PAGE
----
I wrote a blog post about the virtues of having a professional photo. It was a rant really but I got some fabulous feedback and a whole lot of questions.
One question in particular really stood out from the others. “I am really confused about the difference between endorsements and recommendation. Could you please explain which one I should be using or asking for?”
I know many people are wondering the same thing so I thought I would explain my take on things.
A recommendation is a written affirmation of a job well done or a confirmation that you have worked with someone in a particular ‘job’ (company, event, project, service) at a given time.
A recommendation can be requested or can be given without a request (the nicer of the two since the latter comes as a surprise when you receive one). When LinkedIn was launched it was a requirement to get at least one recommendation to have a 100% completion of your profile. So it was imperative that you get a recommendation.
When I first started on LinkedIn I sent out six requests for a recommendation thinking that may three or four people would respond. I chose people from different areas of my life: personal, work, professional associations and volunteer organizations. People that I had worked with in my city. [To request a formal recommendation: Go to Profile—> Recommendations—>Ask for Recommendations]
Since I was an independent contractor, I needed recommendations from clients also. I was taken aback but happy to receive a recommendation from every connection that I solicited. I was humbled by what they thought of me personally and professionally.
Four years later, I have received many more and varied recommendations for presentations that I have done, jobs I have completed and workshops that I have given. They have been for both my professional organizing business and my social media training and speaking business.
It is important to note here that you can give anyone a recommendation whether they are a connection or not.
A recommendation is a verifiable sourced commendation of a specific task, job or project associated with a particular organization given by a specific individual that you worked with.
It is verifiable because that recommendation is directly connected to another LinkedIn member.
~ Margarita Ibbott
One cannot argue with the popularity and easy of giving an endorsement. With over 58 million professionals who have been recognized for their skills and expertise on LinkedIn and one billion endorsements given in the last 6 months, this is one feature that cannot be ignored.
An endorsement, is an acknowledgement of a skill given by a 1st Degree connection. As a LinkedIn member, you have the capacity to list different skills sets. You can use already defined skills or you can create your own unique skills. My skills, for example, vary but include: organizing, consulting, speaking, social media training, Twitter training, LinkedIn training etc. These are skills that are associated with the jobs that I have done and continue to do.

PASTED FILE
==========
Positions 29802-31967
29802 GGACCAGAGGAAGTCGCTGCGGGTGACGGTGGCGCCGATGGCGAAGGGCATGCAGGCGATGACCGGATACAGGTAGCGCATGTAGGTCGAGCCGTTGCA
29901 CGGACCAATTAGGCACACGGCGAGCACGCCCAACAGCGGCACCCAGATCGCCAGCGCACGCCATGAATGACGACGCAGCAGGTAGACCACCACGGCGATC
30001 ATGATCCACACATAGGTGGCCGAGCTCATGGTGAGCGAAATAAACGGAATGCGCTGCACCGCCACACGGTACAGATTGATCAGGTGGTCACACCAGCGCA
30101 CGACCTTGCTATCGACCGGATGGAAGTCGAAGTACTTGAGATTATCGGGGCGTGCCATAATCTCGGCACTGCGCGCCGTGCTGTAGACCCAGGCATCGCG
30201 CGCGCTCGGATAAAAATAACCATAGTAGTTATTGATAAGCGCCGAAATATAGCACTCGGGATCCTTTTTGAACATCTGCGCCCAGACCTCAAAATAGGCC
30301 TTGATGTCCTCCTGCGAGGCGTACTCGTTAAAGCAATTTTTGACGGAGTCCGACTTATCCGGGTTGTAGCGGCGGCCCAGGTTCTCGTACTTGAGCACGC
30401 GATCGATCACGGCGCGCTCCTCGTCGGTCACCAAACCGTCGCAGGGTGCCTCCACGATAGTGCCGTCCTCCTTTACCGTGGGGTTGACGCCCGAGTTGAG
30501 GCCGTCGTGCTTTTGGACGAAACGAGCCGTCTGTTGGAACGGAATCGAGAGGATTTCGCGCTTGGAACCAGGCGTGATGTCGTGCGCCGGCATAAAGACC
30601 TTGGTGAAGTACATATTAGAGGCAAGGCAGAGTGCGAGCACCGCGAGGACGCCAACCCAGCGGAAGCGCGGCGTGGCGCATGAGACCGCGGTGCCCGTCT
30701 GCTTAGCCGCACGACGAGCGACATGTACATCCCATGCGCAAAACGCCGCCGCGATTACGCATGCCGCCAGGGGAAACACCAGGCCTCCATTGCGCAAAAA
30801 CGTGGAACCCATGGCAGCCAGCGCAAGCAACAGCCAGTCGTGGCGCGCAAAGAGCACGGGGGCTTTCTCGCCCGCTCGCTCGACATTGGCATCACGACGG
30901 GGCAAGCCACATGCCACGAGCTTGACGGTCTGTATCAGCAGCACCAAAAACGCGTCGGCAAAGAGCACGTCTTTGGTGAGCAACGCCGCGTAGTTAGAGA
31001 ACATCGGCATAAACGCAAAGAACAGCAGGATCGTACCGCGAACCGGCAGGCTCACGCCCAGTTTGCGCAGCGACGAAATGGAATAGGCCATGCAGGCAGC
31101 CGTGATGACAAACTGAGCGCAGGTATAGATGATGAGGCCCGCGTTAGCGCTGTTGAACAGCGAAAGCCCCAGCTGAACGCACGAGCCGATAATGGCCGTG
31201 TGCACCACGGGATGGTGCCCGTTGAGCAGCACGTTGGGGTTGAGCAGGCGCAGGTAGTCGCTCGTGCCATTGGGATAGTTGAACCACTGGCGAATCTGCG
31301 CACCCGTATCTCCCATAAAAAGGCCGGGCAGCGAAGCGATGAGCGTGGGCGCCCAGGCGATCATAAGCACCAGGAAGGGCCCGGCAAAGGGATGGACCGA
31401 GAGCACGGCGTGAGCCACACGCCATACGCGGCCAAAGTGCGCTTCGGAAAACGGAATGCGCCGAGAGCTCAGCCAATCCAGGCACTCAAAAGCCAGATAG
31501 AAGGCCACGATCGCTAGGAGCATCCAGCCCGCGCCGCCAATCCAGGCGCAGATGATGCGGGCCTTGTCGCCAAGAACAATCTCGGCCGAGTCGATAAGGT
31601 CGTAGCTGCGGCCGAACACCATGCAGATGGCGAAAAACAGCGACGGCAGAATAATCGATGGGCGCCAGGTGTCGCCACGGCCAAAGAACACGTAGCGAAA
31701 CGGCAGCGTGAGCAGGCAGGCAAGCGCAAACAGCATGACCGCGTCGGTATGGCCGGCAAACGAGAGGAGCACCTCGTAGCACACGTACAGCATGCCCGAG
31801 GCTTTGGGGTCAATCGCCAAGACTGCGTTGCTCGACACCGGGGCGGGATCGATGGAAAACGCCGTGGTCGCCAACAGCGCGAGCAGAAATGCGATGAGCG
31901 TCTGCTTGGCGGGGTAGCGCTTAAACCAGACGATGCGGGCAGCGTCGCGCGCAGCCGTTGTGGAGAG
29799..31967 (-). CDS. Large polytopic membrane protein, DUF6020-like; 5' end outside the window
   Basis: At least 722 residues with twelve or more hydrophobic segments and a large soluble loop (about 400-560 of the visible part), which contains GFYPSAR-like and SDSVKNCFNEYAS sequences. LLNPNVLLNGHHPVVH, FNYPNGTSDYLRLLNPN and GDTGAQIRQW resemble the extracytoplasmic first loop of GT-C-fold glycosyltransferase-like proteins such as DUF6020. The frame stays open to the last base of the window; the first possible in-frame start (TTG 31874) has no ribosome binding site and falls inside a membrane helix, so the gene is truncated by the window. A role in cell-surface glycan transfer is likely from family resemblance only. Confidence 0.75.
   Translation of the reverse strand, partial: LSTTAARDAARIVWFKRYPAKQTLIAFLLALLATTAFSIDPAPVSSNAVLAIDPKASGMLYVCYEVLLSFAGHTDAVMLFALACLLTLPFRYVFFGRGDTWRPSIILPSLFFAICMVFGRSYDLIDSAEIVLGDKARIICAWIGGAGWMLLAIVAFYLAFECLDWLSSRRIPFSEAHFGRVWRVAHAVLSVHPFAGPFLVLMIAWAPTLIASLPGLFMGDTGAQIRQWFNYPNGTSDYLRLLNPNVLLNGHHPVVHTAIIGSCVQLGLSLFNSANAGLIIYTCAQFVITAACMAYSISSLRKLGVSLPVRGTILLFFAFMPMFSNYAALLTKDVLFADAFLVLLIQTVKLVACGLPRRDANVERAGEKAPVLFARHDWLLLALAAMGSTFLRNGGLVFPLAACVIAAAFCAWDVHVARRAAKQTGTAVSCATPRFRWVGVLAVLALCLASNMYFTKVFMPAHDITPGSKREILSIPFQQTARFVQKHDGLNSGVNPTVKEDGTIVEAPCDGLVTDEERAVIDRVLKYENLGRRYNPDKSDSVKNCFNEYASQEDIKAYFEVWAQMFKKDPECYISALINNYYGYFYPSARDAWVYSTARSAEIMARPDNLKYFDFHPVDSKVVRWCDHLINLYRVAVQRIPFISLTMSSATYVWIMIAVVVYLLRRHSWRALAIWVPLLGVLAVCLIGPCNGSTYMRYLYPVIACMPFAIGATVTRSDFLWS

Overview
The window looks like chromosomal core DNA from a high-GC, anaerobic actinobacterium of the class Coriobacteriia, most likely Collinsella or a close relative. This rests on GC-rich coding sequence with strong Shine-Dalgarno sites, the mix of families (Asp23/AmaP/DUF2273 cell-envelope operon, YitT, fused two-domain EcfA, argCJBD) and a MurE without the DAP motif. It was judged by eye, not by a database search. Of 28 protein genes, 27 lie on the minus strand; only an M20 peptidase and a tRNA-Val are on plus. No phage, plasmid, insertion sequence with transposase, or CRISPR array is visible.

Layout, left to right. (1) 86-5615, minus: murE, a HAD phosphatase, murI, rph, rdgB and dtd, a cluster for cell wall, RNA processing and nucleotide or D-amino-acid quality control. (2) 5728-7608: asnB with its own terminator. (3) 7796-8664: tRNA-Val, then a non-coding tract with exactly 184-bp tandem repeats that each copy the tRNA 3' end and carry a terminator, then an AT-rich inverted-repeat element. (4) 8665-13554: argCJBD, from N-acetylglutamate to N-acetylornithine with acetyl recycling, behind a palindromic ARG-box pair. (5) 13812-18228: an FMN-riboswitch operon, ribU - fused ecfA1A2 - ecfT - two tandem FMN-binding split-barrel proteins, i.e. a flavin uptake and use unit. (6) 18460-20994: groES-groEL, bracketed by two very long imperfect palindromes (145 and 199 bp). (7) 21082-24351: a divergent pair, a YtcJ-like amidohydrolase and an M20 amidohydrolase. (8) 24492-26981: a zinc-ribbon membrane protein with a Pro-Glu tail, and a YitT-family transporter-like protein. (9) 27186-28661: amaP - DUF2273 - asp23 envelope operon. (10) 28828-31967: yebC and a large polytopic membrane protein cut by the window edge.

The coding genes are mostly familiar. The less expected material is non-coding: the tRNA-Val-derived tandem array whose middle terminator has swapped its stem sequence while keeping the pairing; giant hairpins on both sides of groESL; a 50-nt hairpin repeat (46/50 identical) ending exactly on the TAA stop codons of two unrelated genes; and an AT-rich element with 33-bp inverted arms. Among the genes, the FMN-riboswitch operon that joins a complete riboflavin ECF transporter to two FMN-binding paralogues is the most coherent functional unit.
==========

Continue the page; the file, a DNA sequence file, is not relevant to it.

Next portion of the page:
(Source – LinkedIn.com)
An endorsement (unlike a recommendation) are not formally solicited (see above) but can be given for a known or perceived skill. This is a key to understanding the difference.
A person can give me an endorsement for social media training without having taken one-on-one training with me but they may have attended one of my many presentations or conference workshops. They may also have read one of my blog posts on social media or gone to my website to confirm that one of my services is social media training.
They don’t, however, have to give a specific session, workshop or conference reference.
(Source – LinkedIn.com)
Endorsements seem to be flying willy-nilly all over the place for real or perceived accomplishments. LinkedIn pop-ups actively asks members to endorse another member if you so much as view the other person’s profile. It also asks you, almost every time, you log onto LinkedIn to endorse one of your connections. Hence the randomness (and in my opinion – weakness) of an endorsement.
I appreciate every single one of the endorsements that I receive. I REALLY do. It reinforces that people are paying attention to what I do, what I write, what I say… or do they?
For the sake of argument, I often wonder if people just give endorsements so the requests stop popping up when they log into LinkedIn. Or do they hope for an endorsement themselves? A tit-for-tat if you will. When suggesting an endorsement, LinkedIn pop-ups almost exclusively suggest people that have already endorsed me.
Don’t get me wrong, I do give endorsing love… when I think my connection merits it or I have witnessed or I know they possess those particular skills. Endorsing someone is quick & easy – I get it. People glance at this feature (maybe even keep count of how many other people have given an endorsement of that same skill) so it does count for something.
But to me, a recommendation is the gold standard for someone’s TRUE accomplishments.
I know I take the time to read the recommendations people write when I am surveying a person’s profile. Even though I may glance at the endorsement they receive, it is clear to me that a recommendation hold more weight because it was written specifically for someone by someone.
They took the time to think of the wording, acknowledged the time they worked with that person and then they went through the process of submitting it to the recipient. The recipient then has to choose to accept or revise the recommendation and finally chose to hide or proudly display those commendations. A lot of work goes into that particular feature of LinkedIn so that is why I value it so much. You have to really ‘work’ for a good recommendation!
Still confused? Join me on Friday for a webinar on Advanced LinkedIn Features. See details below.
How do you use recommendation or endorsements?
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